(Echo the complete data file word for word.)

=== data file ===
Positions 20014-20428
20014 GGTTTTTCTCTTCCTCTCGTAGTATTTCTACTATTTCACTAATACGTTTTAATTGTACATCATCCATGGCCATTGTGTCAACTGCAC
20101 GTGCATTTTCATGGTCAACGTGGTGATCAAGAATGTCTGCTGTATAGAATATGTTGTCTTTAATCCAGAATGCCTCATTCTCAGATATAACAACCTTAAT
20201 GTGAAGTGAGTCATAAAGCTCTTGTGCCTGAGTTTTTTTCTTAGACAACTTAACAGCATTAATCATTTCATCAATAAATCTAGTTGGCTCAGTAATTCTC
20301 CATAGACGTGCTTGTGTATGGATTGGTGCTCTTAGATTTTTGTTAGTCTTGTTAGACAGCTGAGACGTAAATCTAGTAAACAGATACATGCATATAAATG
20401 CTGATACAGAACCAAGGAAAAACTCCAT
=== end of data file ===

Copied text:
Positions 20014-20428
20014 GGTTTTTCTCTTCCTCTCGTAGTATTTCTACTATTTCACTAATACGTTTTAATTGTACATCATCCATGGCCATTGTGTCAACTGCAC
20101 GTGCATTTTCATGGTCAACGTGGTGATCAAGAATGTCTGCTGTATAGAATATGTTGTCTTTAATCCAGAATGCCTCATTCTCAGATATAACAACCTTAAT
20201 GTGAAGTGAGTCATAAAGCTCTTGTGCCTGAGTTTTTTTCTTAGACAACTTAACAGCATTAATCATTTCATCAATAAATCTAGTTGGCTCAGTAATTCTC
20301 CATAGACGTGCTTGTGTATGGATTGGTGCTCTTAGATTTTTGTTAGTCTTGTTAGACAGCTGAGACGTAAATCTAGTAAACAGATACATGCATATAAATG
20401 CTGATACAGAACCAAGGAAAAACTCCAT